It is impossible to develop an effective action plan without thorough root cause analysis. Equally, it is impossible to conduct root cause analysis effectively without implementing it as a controlled process.

Five whys

How to complete the five whys:

  1. Write down the specific problem. Writing it helps you formalise the problem and describe it completely. It also helps a team focus on the same problem
  2. Ask why the problem happens and write the answer down below the problem
  3. If the answer you just provided doesn’t identify the root cause of the problem you wrote down in step one, ask why again and write that answer down
  4. Loop back to step three until the team is in agreement that the problem’s root cause is identified. This may take fewer or more than five whys!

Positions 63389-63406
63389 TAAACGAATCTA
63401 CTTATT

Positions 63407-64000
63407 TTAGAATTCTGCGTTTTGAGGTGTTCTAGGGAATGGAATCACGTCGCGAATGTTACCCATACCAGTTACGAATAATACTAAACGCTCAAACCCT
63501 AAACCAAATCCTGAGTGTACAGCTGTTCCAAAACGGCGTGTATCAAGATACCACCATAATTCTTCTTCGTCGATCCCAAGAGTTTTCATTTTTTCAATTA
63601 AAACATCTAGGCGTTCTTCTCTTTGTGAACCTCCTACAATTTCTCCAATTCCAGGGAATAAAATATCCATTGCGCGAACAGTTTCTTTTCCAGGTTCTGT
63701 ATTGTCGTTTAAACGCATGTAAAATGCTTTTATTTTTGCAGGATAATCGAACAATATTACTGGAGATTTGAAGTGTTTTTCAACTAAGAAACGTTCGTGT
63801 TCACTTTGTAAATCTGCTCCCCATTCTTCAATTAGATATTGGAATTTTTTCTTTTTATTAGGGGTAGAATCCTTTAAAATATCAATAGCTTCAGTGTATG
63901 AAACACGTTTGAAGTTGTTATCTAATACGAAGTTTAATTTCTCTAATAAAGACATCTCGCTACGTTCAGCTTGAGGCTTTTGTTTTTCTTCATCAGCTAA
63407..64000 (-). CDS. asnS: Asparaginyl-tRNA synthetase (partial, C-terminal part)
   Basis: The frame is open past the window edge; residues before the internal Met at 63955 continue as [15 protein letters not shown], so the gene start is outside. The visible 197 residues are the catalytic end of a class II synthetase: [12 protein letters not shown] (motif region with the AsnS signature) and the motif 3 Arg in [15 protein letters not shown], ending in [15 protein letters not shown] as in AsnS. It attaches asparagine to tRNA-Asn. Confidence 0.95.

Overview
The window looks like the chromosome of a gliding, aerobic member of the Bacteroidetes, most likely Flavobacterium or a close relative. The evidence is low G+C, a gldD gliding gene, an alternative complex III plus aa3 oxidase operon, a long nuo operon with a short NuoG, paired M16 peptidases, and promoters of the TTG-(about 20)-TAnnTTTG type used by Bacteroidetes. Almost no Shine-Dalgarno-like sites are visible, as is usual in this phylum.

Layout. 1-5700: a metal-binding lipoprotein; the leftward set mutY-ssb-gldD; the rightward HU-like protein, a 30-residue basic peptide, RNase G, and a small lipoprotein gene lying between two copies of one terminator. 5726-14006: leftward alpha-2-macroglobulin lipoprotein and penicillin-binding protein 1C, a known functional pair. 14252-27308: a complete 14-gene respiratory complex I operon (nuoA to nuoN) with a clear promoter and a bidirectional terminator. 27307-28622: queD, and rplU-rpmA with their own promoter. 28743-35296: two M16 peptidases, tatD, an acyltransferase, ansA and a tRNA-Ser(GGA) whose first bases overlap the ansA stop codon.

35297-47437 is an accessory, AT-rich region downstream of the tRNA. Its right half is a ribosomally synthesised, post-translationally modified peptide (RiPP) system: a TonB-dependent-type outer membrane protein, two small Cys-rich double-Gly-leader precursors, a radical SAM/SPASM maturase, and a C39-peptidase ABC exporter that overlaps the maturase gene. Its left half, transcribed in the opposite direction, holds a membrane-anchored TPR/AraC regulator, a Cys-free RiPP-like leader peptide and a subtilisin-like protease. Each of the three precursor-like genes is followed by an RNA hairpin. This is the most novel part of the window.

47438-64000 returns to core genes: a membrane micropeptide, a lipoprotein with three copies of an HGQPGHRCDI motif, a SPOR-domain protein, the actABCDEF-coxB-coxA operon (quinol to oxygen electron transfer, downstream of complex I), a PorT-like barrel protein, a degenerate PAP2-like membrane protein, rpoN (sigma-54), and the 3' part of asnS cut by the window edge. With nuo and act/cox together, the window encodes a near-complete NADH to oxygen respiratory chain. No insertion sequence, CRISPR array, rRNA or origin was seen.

• Help to identify the root cause of a problem
  • Determine the relationship between different root causes of a problem
  • One of the simplest tools – easy to complete without statistical analysis, ambiguous or conflicting instructions (for example, both inch and centimetre references on a specification)

Brainstorming ground rules

  • There are no bad ideas. It’s a brainstorming session, not a serious matter that requires only serious solutions. Remember, this is one of the more fun tools of quality, so keep the entire team involved.
  • Don’t criticise other people’s ideas. This isn’t a debate, discussion or forum for one person to display superiority over another.
  • Build on other people’s ideas. Often an idea suggested by one person can trigger a bigger and/or better idea by another person.
  • Reverse the thought of ‘quality over quantity.’ Here we want quantity; the more creative ideas the better.
  • As a facilitator, you can even make it a challenge to come up with as many ideas as possible and compare this team‘s performance to the last brainstorming session you conducted. 

Explained: What is Fishbone Analysis?

Fishbone analysis visually displays the potential causes of a specific problem or effect under categories or sub-headings in a diagram in order to identify its root causes.